By Dan Gephart, April 18, 2022

Ernest DuBester holds the Federal Labor-Management Relations statute close to his heart.


During our recent conversation, the FLRA chairman pulled a mini printed version of the statute from the left breast pocket of his shirt several times to emphasize the points he was making. Those close to the chairman know he likes to carry that Pocket Statute with him everywhere he goes.

As Chairman DuBester’s nomination for another FLRA term remained stuck in committee, he took time to discuss the FLRA’s plans for returning to the workplace, the status of the Authority union, the legal issues that he’s most looking forward to addressing, and more.

[Editor’s note: Join FELTG for FLRA Law Week May 9-13 to get up to date on all things federal labor relations. Sessions will run from 12-4 pm each day. Early bird pricing ends this Friday, so register now.]

DG: What has been the biggest challenge the agency has faced during the pandemic? And what did you learn from it?

ED: The pandemic has had a huge effect on our society. And it has certainly had a big effect on the FLRA. From Day One, and it continues today, my focus has been on employee well-being, employee health and safety, but also combined with what I call the appropriate and requisite ability to run an agency that fulfills its mission. That has been the hard thing.

There were a lot of things that were not only my preference to do in person, but that I think are actually done better in person. (When the pandemic hit), they had to be done virtually or remotely. Converting to mostly an all-virtual workplace is huge.

For example: One of our responsibilities, which stopped for over three years during the Trump Administration, is that we handle unfair labor practice cases, and we have hearings. Those are run by our Regional Offices and Office of General Counsel personnel. We haven’t been able to do those in person.

Similarly, and related to that, our administrative law judges have the responsibility then with respect to unfair labor practices. They hold ULP hearings at a later stage. Those decisions may come up to me and my colleagues, the other members, on what I’ll call appeal.

The administrative law judges have had to move to virtual hearings. And that’s a big thing, not only practically and logistically. It really has a huge bearing on the way you relate, interact, and share information.

I’m all about effective communication. To me, it’s the secret of everything. It’s certainly the secret to effective management-labor relations, which are based on relationships and human behavior, in particular. There’s no doubt, and I’ll say this emphatically: The ability to communicate and solve problems and hopefully to address and resolve disputes more effectively requires effective communication. And you can’t do it as well on a computer, or telephone or email.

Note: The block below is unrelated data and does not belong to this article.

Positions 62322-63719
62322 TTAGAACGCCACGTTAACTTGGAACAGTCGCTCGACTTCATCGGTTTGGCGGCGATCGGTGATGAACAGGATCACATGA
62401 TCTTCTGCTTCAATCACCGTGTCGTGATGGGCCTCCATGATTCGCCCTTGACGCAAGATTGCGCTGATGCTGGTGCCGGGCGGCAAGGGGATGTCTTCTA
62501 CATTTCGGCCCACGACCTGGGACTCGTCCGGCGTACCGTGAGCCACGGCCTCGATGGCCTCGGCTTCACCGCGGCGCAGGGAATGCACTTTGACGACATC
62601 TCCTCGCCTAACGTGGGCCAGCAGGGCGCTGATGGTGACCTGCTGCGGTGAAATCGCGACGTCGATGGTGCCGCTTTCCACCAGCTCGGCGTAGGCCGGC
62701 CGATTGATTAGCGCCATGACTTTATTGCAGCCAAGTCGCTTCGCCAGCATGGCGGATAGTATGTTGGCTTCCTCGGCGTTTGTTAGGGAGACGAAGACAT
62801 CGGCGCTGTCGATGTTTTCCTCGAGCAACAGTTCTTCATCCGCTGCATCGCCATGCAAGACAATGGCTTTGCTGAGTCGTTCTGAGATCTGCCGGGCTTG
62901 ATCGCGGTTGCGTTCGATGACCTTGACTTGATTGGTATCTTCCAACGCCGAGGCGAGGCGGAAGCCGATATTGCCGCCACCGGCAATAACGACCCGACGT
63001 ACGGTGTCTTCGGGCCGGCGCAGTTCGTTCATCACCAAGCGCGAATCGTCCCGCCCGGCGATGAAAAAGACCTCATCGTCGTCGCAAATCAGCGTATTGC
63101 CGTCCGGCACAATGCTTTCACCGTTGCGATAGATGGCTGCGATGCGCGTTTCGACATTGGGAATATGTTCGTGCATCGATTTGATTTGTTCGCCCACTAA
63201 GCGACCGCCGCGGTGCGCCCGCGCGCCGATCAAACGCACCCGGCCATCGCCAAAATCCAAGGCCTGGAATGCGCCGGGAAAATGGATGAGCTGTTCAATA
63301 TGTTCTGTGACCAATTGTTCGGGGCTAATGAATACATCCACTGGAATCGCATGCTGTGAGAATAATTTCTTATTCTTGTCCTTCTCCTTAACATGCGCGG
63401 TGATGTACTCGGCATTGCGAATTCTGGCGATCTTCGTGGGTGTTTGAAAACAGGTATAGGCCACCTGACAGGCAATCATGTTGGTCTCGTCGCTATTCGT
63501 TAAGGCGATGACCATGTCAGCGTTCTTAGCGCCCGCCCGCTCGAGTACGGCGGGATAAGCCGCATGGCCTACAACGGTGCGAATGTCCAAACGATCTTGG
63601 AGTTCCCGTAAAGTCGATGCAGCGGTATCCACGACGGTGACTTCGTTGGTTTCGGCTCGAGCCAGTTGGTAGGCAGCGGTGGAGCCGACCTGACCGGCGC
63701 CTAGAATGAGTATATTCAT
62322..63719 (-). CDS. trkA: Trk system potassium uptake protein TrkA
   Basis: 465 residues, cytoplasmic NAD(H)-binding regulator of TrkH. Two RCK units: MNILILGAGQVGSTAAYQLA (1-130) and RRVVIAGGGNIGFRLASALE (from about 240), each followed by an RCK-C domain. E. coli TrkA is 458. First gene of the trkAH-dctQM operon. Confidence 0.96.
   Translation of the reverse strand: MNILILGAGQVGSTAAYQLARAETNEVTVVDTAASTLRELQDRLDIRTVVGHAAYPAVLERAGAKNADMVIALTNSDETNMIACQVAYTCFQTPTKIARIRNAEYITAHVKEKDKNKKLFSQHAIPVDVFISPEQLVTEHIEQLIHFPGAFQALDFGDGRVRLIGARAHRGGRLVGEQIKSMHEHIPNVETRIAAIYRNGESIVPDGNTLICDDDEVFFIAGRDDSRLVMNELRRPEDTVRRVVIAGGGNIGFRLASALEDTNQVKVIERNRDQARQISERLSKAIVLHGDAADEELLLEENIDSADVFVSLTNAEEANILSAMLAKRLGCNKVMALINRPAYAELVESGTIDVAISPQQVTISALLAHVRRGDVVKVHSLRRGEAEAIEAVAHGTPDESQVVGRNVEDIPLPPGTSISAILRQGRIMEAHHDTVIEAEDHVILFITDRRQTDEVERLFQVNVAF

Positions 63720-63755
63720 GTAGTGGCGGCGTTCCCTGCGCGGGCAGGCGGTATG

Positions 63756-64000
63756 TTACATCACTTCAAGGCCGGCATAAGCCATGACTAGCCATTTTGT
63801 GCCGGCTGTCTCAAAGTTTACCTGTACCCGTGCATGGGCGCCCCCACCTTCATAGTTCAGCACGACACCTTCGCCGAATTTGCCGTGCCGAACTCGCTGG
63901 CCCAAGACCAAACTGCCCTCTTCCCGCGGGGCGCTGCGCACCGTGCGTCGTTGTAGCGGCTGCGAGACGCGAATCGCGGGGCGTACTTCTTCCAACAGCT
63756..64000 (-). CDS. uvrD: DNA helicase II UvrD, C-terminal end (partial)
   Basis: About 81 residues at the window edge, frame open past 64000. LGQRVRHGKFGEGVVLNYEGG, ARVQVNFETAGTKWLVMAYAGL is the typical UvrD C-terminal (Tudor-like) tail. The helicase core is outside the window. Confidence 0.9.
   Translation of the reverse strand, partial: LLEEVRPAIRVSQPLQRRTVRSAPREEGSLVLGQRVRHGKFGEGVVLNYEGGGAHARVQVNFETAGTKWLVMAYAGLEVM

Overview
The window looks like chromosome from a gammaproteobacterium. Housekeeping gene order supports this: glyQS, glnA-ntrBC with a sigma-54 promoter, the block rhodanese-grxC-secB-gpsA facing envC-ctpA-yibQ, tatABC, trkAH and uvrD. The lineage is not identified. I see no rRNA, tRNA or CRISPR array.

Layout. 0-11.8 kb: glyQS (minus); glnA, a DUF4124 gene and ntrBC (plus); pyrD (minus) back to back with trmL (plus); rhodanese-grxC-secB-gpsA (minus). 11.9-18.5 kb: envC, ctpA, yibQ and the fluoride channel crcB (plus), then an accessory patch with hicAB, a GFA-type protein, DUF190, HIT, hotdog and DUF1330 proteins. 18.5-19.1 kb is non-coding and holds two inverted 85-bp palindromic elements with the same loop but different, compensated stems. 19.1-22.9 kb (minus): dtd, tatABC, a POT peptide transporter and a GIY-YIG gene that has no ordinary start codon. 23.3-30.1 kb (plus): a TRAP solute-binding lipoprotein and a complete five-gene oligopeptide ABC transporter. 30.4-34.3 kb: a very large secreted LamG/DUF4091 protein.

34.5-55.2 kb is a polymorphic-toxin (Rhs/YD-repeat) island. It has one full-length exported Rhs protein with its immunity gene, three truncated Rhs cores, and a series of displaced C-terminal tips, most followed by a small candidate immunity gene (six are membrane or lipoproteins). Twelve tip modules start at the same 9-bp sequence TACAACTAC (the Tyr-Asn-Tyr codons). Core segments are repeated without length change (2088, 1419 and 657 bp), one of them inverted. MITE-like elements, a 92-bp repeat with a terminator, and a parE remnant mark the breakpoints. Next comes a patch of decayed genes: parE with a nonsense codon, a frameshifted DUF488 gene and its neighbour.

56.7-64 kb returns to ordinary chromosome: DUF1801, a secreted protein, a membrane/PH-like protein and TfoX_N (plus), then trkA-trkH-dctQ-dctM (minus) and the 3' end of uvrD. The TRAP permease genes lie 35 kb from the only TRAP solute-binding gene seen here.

Our employees are dedicated employees. They have gotten, in some respects, accustomed to working remotely, and to some extent enjoy the benefits. We’re all human. We don’t like to commute to work. So, we’re going to have to practically work through how best to harmonize those kind of work/life issues for individuals, and that’s not just employees, but it’s managers and supervisors, too. And it’s leaders, too. What I call the practical dimensions of the job is about labor-management relations, and it requires human interaction to be most effective.

DG: What is the status of the union of Authority employees?

ED: When I was made Chair over a year ago, the first thing I did on Day One was to restore recognition of our in-house union. As you may know, the FLRA had recognized that union since the first year of its existence in 1979, through Republican and Democratic administrations alike, until the end of 2018.

We went through nearly 40 years having recognized the union, and then that was ended in 2018.

Just for context. That recognition initially back in 1979 had been done after seeking an opinion from the Department of Justice whether we could do that. Under our own statute, we’re one of the agencies exempt from coverage. We’re not covered by our own law, for practical reasons. But then the question is: Could we voluntarily recognize a union in-house? The answer came back in a very thoughtful and thorough memo from Justice that said, yes you could, with a couple caveats. For example, our employees couldn’t be represented by a union that had business before us.

Last year, I restored recognition. It was very important to our employees. Morale had already plummeted. From Day One, we’ve been in negotiation with our union, and discussing with them several aspects that involve the pandemic, wrapping up three different agreements:

1.    Telework.

2.    Remote work.

3.    And then have begun to consider the future and a re-entry plan as directed by OMB and OPM. We’ve been negotiating a re-entry plan which we’re about to finalize.

[Editor’s note: The FLRA’s telework Memorandum of Understanding allows employees in appropriate circumstances to work from somewhere other than their assigned FLRA office for up to 8 days per pay period. The remote work MOU allows employees, in appropriate circumstances, to work from somewhere other than their assigned FLRA office more than 8 days per pay period, and generally does not require them to come into their assigned FLRA office on a regular basis. This agreement is moving forward as a 24-month pilot program. The parties will evaluate the pilot and decide whether to continue it past 24 months.]

So that restoration of the union has led to the negotiation of these three agreements that are offshoots of the pandemic, giving our employees a voice. I anticipate that we’ll be returning to the office in a different way than existed the last two years, and in different ways than existed before the pandemic hit.